8. That's Avebury not Stonehenge - it's a much bigger ring (most of the village is inside it) but there are no cross stones on top. There's about 20 miles apart so I suppose that is close enough for someone in the Severn Vale. Actually - I remember this story form the year they posted it - nice find!
  9. That has got to be the best April Fool's announcement I have seen this year, it's awesome. Seriously though, there are a lot of good reasons for assuming hoax without knowing the date. For me the primary two are orientation and style; the Uffington White Horse is actually one of lots of White Horses in the area (growing up to me White Horse meant the one at Westbury) but nearly all the others are much more realistic, to miss-quote Tery Pratchett the Uffington White Horse isn't a carving of a horse but a carving of the spirit of a horse - now compare the horse to their projected duck - the duck is much more realistic and yet they are so close together I cannot buy the idea of two different tribes so why the total difference of styles? Secondly, though it is hard to judge from their aerial shots, I think the duck would be on its back when viewed from a distance...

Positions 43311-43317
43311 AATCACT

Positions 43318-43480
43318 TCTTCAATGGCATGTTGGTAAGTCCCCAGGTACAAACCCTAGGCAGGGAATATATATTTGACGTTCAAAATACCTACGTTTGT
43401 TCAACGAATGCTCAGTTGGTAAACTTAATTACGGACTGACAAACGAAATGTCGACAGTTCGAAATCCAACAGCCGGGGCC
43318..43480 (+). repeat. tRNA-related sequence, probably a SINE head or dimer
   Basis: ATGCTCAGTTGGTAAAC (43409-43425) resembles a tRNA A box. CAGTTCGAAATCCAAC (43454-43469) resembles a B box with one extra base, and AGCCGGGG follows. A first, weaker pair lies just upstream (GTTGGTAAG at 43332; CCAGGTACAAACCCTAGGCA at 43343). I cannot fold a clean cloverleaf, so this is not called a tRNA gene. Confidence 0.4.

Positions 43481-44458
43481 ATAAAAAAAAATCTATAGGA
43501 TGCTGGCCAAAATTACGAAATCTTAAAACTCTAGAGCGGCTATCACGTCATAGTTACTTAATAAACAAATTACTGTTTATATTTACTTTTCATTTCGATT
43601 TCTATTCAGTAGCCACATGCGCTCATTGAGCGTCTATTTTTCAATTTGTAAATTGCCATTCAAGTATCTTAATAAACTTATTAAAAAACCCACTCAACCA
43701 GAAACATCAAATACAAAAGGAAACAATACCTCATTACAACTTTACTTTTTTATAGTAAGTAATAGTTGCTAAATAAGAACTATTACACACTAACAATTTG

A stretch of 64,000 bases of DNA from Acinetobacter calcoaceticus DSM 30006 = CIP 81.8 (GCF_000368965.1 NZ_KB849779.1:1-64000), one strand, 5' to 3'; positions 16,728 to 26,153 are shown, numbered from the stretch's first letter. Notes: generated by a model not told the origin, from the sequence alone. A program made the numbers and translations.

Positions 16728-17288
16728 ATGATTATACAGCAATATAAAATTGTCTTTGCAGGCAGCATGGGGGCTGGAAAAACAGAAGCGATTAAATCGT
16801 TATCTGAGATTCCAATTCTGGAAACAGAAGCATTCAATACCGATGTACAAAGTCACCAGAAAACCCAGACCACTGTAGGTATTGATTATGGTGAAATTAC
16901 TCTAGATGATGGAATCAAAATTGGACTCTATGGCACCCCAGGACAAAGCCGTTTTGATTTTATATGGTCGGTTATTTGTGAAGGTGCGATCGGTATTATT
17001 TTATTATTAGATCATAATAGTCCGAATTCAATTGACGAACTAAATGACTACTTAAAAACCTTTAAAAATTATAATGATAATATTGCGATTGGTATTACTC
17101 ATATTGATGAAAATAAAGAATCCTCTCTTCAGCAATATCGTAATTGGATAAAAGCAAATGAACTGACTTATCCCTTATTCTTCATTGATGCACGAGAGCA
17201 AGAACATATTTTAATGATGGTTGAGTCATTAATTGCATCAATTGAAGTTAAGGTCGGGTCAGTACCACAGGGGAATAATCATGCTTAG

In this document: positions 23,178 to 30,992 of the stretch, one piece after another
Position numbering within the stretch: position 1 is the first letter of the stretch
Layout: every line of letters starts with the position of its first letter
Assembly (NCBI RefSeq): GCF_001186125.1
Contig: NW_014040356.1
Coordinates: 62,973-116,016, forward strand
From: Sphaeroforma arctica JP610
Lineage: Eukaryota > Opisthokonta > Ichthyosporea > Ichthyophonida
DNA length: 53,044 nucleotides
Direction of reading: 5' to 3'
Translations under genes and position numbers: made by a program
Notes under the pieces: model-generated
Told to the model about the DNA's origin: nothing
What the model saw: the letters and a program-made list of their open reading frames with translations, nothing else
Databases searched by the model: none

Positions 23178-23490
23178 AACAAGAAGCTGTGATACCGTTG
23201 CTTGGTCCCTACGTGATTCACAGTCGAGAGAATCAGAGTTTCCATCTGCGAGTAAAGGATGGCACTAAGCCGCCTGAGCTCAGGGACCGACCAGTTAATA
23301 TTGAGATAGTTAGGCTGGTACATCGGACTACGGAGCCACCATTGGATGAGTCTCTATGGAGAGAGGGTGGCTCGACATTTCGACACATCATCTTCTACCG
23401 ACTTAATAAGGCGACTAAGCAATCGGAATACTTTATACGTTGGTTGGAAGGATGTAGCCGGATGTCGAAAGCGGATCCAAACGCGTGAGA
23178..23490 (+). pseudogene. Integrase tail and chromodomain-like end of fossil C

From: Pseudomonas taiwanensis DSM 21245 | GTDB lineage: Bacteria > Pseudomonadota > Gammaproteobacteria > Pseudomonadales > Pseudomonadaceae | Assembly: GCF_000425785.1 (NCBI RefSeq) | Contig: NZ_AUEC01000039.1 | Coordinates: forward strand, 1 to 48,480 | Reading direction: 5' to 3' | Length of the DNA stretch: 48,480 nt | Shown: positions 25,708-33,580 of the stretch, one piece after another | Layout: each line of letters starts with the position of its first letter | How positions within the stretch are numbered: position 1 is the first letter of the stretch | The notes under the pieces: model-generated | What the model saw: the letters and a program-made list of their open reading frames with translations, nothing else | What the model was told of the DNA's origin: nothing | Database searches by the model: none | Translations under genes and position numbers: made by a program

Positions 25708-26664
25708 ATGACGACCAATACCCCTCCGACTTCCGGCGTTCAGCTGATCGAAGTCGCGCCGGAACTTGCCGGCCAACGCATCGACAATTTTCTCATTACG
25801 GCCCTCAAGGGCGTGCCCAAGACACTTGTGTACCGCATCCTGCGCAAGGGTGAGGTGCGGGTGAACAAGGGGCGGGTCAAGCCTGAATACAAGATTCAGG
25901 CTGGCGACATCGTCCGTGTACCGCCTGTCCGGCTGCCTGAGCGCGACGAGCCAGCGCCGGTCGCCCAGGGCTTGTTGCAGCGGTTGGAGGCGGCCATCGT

10. Tatters of the King is a large adventure centred around stopping the King in Yellow coming to Earth - will that do? Note: - I played it as a player and I think we all enjoyed it, though my character didn't 'come back' from the end (rolling 00 on a SAN check when into single digit SAN got the GM to pull me aside and tell me my charachter was now trying to help bring about the King's arrival).
  11. Just to make life more confusing, this misses a publisher - Games Workshop. Avalon Hill (well I assume it was them) licensed Games Workshop to produce hardback book versions of their boxed sets for the UK. These books are also usually regarded as RQ3 and are the same version of RQ, just slightly differently arranged. They seemed concentrated on the Fantasy Europe setting because the Glorantha booklet from the Delux box set(s) was not included in the re-ordered core rulebooks (Basic Runequest and Advanced Runequest).